In the case of Medicare, HHS says the negotiation process will consider the selected drug’s clinical benefit, the extent to which it fulfills an unmet medical need, and its impact on patients who rely on Medicare, among other considerations, such as costs associated with research and development as well as production and distribution for selected drugs.
The selected drug list for the first round of negotiations is:
• Fiasp, Fiasp FlexTouch, Fiasp PenFill, NovoLog, NovoLog FlexPen, NovoLog PenFill
Expenses for those drugs added up to $50.5 billion in total Part D gross–covered prescription drug costs, or about 20% of total Part D gross–covered prescription drug costs between June 1, 2022, and May 31, 2023, according to an HHS press release. The Centers for Medicare & Medicaid Services (CMS) said it will publish any agreed-upon negotiated prices for the selected drugs by September 1, 2024, with new prices going into effect beginning January 1, 2026.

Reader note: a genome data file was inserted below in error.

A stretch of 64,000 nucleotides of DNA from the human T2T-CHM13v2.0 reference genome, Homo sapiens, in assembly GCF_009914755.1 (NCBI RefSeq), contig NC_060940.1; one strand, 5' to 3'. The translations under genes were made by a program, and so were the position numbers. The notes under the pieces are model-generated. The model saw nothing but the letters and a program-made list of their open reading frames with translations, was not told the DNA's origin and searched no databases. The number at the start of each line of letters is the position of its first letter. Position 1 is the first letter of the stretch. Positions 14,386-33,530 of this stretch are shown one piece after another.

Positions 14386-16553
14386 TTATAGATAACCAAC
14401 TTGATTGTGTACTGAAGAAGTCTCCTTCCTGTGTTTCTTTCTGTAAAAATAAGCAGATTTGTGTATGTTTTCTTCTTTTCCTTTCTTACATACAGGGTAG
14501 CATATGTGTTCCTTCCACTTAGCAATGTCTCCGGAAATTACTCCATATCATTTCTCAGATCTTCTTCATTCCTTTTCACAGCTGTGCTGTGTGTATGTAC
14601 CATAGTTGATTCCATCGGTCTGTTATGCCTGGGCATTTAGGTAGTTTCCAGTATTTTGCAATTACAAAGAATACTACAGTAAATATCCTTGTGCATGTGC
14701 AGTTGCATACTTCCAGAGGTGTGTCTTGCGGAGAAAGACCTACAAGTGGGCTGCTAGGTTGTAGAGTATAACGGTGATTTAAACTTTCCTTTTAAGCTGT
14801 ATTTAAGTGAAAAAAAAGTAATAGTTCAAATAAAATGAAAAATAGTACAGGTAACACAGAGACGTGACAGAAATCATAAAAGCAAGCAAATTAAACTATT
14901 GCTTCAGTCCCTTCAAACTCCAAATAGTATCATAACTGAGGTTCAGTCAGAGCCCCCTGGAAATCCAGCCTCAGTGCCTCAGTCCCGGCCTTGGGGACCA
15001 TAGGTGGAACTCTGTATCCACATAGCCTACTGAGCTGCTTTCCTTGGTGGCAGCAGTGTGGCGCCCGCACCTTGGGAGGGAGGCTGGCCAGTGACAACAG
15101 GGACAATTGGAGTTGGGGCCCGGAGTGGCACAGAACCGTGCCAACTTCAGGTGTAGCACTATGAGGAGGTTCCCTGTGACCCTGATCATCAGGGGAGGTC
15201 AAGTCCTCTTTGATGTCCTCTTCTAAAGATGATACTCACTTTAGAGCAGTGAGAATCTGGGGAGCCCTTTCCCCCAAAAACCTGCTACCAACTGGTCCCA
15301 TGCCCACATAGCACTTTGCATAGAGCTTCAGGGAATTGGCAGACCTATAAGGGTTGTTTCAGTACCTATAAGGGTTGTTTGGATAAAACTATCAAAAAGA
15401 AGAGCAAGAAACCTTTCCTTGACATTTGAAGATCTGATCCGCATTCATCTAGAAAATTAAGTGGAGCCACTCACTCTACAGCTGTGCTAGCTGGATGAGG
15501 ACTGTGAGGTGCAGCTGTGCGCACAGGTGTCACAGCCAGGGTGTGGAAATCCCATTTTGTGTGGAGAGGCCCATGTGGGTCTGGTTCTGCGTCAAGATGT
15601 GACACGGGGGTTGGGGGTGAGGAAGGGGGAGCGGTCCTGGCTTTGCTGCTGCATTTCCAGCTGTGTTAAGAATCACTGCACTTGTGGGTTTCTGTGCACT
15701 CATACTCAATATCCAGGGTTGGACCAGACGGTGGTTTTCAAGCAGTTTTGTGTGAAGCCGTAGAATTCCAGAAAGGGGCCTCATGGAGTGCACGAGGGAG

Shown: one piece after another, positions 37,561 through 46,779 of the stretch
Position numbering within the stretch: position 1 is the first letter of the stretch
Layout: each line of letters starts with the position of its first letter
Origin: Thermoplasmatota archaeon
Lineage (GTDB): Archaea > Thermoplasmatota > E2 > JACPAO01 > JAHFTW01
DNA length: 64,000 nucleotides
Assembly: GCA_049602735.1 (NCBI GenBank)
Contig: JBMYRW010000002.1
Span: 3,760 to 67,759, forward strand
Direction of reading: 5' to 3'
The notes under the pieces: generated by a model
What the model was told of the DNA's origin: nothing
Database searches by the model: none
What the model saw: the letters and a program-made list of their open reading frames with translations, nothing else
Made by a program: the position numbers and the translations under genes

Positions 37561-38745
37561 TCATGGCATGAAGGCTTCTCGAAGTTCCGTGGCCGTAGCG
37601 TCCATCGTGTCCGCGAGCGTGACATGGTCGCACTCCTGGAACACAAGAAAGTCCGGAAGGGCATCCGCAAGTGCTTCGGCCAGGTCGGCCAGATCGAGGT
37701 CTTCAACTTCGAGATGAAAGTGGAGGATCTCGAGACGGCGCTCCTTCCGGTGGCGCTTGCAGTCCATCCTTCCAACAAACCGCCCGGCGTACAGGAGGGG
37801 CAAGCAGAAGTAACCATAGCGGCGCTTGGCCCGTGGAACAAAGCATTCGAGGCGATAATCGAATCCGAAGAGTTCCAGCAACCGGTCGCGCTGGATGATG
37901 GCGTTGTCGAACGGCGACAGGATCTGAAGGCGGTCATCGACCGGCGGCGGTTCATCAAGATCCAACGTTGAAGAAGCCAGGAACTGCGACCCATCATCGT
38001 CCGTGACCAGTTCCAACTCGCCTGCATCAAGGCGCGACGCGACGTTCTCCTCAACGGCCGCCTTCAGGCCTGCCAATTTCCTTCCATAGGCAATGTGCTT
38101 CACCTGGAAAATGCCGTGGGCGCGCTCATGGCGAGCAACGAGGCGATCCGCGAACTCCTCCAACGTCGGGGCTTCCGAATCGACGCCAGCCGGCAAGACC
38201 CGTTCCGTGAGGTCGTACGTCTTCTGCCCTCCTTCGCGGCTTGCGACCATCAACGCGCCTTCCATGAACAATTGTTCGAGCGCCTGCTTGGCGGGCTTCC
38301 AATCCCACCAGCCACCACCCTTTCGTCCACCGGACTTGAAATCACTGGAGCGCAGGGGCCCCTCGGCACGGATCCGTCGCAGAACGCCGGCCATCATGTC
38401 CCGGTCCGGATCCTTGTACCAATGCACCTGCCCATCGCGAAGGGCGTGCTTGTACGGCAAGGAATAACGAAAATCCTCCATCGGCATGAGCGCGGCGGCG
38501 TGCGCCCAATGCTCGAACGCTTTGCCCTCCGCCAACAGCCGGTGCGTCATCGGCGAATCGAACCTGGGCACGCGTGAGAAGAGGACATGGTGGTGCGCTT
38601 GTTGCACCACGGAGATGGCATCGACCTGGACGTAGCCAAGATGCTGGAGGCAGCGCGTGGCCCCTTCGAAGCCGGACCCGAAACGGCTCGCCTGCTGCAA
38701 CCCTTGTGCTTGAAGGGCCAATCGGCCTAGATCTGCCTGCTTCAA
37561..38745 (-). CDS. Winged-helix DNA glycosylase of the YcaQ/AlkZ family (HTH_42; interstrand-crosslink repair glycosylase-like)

“In future years, CMS will select for negotiation up to 15 more drugs covered under Part D for 2027, up to 15 more drugs for 2028 (including drugs covered under Part B and Part D), and up to 20 more drugs for each year after that, as outlined in the Inflation Reduction Act,” according to HHS.
Here is the total Part D gross–covered prescription drug costs of the medications from June 2022 to May 2023 and the number of Medicare Part D enrollees who used the medication during that period:
• Eliquis, for prevention and treatment of blood clots, $16,482,621,000 and 3.7 million users
• Jardiance for diabetes and heart failure, $7,057,707,000 and 1.6 million users